I’ve recently found myself totally addicted to homebrewing. I confess – I can’t bake to save my life (why do baking soda and baking powder sound so similar? Ugh!) but making mead is more like cooking on the stove – just throw some stuff in and see what happens. Of course guidelines are important, but it’s not the kind of thing that’ll be ruined if I don’t precisely measure. Plus, I get to drink before, during, and after I brew? Guys, this is honestly the perfect hobby.
Whoa, hang on a sec. Before you get all excited and quit your day job, you should do a quick check to make sure you’ll be able to hack it. Homebrewing is fun and mead is especially hard to f*** up, but sometimes things do go wrong. Do you have the skills needed for homebrewing?
Important Homebrew Skills
Attention to detail – while it’s true, there are a ton of fun ways to experiment with mead, you shouldn’t ever experiment with sanitation. Be diligent when it comes to cleaning.
Creativity – while your science brain was doing all the work for the cleaning stages, it’s your artist’s brain that will come up with fun ingredient combos. While there’s a chance it’ll be gross, there’s also a chance it’ll be amazing, and waiting all that time to taste an amazing brew that you made all on your own using your own concoction of ingredients is THE BEST.
Curiosity – if you hate learning, homebrewing isn’t for you. You’re gonna be part scientist and part magician, so wherever you are is a great start, as long as you keep an open mind and have a hunger for learning more in order to overcome problems and craft a better brew.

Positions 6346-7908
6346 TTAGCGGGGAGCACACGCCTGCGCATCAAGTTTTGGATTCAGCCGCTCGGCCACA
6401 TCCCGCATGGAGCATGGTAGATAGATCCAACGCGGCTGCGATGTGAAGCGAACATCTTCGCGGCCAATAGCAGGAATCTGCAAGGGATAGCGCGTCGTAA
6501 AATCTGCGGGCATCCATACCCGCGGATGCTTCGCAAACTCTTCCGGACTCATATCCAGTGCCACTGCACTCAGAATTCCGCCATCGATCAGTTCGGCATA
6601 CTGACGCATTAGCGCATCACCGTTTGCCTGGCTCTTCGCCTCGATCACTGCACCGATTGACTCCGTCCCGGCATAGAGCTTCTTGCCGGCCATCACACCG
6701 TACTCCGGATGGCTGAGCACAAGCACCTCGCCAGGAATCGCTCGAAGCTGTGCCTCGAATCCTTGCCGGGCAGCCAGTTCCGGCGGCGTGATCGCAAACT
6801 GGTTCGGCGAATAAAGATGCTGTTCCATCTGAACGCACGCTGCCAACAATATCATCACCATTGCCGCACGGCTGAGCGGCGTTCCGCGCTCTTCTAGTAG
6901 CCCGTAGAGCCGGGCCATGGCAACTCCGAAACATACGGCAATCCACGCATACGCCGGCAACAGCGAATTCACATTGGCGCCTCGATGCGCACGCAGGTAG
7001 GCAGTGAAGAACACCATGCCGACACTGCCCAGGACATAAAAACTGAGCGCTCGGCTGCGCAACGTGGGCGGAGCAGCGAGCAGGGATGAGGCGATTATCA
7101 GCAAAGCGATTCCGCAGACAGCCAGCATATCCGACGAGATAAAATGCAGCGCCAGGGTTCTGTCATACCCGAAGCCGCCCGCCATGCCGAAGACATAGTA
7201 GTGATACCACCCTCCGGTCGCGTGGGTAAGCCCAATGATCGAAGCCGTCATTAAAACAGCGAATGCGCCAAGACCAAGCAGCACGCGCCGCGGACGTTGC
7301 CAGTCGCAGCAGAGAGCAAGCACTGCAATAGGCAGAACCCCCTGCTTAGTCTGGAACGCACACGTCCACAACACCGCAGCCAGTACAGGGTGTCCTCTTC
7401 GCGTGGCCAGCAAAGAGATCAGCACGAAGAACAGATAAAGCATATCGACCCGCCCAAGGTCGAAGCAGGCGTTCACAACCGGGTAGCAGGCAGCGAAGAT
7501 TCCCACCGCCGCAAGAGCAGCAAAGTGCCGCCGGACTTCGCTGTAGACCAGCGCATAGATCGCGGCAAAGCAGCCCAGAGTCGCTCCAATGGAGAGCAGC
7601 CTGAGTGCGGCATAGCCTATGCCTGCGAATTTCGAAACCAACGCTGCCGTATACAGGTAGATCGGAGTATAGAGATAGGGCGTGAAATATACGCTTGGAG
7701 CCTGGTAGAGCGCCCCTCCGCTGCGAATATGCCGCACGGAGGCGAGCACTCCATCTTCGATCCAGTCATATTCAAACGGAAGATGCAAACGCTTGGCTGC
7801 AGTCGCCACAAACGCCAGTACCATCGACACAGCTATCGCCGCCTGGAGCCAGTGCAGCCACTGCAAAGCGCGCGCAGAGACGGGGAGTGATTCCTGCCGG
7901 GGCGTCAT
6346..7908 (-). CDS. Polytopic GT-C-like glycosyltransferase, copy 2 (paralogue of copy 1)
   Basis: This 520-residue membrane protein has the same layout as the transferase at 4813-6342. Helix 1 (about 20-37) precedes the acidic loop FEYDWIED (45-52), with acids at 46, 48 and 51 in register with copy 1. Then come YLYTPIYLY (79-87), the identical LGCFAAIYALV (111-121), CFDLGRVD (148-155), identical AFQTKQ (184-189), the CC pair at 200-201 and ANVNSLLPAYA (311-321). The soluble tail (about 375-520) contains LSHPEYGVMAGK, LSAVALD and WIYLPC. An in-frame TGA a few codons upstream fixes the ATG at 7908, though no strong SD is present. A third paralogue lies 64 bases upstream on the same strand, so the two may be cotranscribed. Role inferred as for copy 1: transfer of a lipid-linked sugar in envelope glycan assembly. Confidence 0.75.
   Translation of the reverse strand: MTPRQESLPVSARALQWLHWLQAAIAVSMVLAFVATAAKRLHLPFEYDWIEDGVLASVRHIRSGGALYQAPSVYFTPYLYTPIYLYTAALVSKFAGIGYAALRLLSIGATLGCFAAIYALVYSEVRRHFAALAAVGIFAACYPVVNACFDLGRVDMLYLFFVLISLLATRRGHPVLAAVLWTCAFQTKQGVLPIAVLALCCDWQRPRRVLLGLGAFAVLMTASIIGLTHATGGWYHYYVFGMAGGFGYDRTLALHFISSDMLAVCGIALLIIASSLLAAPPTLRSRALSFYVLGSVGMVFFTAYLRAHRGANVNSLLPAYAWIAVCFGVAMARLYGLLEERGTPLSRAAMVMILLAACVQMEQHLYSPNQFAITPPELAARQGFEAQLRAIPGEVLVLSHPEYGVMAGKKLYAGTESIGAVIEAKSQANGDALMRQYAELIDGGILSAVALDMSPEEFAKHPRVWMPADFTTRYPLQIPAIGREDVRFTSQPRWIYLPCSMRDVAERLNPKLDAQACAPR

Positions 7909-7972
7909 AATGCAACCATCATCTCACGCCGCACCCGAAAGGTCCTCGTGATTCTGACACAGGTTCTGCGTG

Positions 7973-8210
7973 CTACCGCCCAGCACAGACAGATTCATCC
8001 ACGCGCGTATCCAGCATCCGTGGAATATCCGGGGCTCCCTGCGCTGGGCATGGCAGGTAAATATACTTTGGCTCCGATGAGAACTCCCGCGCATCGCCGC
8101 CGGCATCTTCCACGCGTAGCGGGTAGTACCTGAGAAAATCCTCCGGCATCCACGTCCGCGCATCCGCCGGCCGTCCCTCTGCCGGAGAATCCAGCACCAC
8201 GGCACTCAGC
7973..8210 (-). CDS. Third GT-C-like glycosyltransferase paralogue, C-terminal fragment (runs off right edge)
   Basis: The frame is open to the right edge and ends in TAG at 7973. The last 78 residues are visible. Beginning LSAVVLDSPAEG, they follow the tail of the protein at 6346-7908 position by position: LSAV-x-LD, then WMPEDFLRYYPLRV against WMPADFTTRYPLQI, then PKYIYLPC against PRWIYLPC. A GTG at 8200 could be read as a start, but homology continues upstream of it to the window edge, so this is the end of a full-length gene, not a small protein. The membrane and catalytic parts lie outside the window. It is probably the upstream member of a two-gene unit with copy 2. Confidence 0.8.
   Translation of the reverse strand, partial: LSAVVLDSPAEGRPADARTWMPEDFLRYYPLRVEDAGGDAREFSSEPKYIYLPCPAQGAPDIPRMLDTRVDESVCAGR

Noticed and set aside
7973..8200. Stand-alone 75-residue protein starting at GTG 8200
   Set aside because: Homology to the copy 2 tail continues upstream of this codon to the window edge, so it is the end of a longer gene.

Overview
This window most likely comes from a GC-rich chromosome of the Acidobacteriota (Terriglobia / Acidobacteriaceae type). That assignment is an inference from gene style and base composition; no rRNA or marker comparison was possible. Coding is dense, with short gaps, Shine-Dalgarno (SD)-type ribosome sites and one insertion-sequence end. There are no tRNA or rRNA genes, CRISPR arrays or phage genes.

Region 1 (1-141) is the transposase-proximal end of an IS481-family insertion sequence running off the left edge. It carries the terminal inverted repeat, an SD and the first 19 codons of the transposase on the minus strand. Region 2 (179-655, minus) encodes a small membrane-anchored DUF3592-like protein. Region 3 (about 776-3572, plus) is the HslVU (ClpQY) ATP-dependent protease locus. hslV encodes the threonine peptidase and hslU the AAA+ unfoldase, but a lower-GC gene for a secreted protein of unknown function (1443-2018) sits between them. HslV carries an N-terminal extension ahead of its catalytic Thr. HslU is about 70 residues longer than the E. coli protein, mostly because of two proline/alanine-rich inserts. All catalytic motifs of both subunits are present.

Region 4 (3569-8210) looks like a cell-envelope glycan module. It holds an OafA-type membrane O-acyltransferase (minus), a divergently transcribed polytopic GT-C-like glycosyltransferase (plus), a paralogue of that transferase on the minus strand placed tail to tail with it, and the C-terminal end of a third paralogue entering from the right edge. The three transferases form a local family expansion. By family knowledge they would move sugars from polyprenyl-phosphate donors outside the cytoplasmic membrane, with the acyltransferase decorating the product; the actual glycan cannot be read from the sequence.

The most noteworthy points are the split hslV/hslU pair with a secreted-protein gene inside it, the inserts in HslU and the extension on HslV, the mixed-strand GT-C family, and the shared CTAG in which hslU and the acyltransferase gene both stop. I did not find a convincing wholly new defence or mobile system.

Problem Solving – sometimes something is just off a touch, and you can make an adjustment. Sometimes something went horribly wrong, and you have to ditch the whole batch. Either way, you need to know how to identify the problem so you can avoid repeating it in the future. If you don’t know what caused the problem, go visit any of the extensive forums for brewers like you and see if someone’s already asked your question, or submit it to the community.
Good attitude – If you’re not having fun, what’s the point? If things go wrong and you have to ditch a batch, just take it as a lesson and start again. Get excited and find others to share your passion (or your brew) with.
Feeling ready to dive into meadmaking? I really love Jereme Zimmerman’s How to Make Mead Like a Viking, which explains the how, what, and the why much more indepthly than ordinary recipe books do.
Want to try an easy and fun recipe to get started? Try out our Yule mead, which will be ready in time for next Christmas.
What skills do you think a homebrewer needs? Tell us in the comments.